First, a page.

In the last lesson, I showed you How to say mom, dad and baby in Chinese? In todayâ€™s lesson, the Chinese words I will teach teaching are aunt and uncle.
As you learned from the last lesson, the English language does not differentiate between paternal and maternal relations. There is not a distinction for the maternal and paternal grandparents they are all â€œGrandmaâ€ and â€œGrandpaâ€. Similarly, â€œauntâ€ is for bother fatherâ€™s sisters and motherâ€™s sisters. Fatherâ€™s brothers and motherâ€™s brothers are both called â€œuncleâ€.
In contrast, the Chinese language places an importance on the differences between paternal and maternal relationships. In the Chinese language the words for â€œgrandmaâ€ and â€œgrandpaâ€ of paternal side and maternal side are strictly distinguished in pronunciation and writing.
The same rule applies to â€œauntâ€ and â€œuncleâ€ in Chinese language. The Chinese word yima is for aunt on momâ€™s side, and guma, dadâ€™s side. Similarly, â€œuncleâ€ on momâ€™s side translates as jiujiu, and bobo or shushu, dadâ€™s side, depending on the age.
You may notice there are two words for â€œuncleâ€ on dadâ€™s side, while only one word on momâ€™s side. This is because, traditionally, paternal relatives are regarded as basic units of Chinese social structure; more attention is paid to addressing the paternal relationship. A typical example is that specific terms are used to address different relations in accordance with their different ages in paternal family, while in maternal family this kind of delicate detail is ignored.
As a result, both for â€œuncleâ€, bobo is for dadâ€™s older brother, shushu for dadâ€™s younger brother, whereas jiujiu is universally used for momâ€™s older and younger brother.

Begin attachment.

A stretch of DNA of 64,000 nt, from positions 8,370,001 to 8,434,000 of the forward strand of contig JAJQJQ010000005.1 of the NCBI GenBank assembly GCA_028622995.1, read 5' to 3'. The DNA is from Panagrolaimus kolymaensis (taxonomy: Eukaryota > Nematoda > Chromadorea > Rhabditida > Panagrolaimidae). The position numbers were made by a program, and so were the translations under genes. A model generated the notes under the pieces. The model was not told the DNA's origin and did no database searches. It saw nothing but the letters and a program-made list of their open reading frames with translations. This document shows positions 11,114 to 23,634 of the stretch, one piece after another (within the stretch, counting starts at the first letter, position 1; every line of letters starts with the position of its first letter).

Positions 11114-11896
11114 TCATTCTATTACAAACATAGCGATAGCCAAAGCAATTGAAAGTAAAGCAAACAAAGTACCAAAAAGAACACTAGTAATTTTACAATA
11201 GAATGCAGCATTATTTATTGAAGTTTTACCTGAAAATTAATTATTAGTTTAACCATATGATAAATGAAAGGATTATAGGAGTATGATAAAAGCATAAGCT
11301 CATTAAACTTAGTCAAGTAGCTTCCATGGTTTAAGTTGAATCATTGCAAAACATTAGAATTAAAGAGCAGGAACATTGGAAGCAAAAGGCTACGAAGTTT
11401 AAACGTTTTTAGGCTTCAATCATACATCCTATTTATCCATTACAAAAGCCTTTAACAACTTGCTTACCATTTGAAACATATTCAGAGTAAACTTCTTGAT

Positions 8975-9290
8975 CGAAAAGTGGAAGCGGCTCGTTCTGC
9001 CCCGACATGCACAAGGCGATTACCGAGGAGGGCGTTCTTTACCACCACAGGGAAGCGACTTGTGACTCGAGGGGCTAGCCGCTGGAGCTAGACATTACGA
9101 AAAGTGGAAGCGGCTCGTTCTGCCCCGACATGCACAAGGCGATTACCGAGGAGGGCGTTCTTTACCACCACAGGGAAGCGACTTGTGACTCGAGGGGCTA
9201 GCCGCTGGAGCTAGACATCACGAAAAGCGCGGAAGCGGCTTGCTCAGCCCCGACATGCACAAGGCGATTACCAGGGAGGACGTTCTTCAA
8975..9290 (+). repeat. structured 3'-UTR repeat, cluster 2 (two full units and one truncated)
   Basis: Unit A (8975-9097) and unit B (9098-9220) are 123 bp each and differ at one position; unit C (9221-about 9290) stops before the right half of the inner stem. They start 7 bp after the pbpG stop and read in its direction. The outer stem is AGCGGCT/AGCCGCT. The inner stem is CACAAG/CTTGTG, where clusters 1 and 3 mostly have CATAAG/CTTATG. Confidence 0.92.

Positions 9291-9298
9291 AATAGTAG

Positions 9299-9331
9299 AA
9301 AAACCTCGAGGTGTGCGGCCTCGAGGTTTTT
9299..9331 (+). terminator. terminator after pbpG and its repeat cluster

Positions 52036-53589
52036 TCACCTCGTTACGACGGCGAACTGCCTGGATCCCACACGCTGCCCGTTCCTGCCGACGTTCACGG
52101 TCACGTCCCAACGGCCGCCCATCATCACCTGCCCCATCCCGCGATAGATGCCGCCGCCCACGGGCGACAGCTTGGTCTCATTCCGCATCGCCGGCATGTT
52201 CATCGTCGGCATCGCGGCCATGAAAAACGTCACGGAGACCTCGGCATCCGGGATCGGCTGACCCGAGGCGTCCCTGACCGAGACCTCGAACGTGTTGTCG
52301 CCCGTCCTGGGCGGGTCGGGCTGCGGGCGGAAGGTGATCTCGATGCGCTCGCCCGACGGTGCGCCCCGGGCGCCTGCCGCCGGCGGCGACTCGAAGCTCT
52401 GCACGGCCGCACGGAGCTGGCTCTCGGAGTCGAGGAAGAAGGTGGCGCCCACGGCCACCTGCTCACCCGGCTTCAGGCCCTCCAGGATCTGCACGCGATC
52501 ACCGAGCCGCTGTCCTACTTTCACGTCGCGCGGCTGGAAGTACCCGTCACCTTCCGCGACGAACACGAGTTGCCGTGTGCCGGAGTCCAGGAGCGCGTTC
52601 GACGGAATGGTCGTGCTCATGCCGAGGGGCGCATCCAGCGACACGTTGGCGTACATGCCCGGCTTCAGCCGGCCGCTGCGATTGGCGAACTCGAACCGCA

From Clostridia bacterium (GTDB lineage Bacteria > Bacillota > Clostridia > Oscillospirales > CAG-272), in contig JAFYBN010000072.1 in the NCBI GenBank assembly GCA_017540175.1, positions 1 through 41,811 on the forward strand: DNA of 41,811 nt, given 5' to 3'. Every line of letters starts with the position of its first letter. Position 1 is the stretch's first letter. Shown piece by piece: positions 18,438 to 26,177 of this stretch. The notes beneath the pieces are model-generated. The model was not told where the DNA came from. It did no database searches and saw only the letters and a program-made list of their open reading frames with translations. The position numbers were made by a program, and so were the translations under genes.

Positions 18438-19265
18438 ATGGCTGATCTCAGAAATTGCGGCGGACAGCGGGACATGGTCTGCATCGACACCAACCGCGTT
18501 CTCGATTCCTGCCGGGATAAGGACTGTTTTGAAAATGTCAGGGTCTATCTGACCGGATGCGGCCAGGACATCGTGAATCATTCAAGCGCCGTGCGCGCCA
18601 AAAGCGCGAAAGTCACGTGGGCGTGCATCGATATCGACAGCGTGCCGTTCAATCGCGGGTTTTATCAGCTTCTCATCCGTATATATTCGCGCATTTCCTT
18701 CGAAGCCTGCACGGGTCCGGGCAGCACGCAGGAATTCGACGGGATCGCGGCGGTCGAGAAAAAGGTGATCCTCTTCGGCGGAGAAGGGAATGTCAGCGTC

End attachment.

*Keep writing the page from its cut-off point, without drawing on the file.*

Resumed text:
On the other hand, dadâ€™s older and younger sisters are both called guma. There is not a different word for the dadâ€™s older sister vs. younger sister, since Chinese society traditionally pays more attention and respect to men than women.
You may wonder: if dad has more than one bobo or shushu, how would you address them? This is a good question! In that case, the ordinal numbers are prefixed to these terms, such as â€œfirst boboâ€, â€œsecond boboâ€, or â€œfirst shushuâ€, â€œsecond shushuâ€ and so on.
To make it easy for baby to start, letâ€™s assume dad only has two brothers, older brother bobo, and younger brother shushu.
Letâ€™s take a look.
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What do you think? Drop me your comments, ideas, suggestions or complains here, so that I can keep improving this program. I hope you and your baby like the series and continue learning Chinese week by week, month by month, year by year.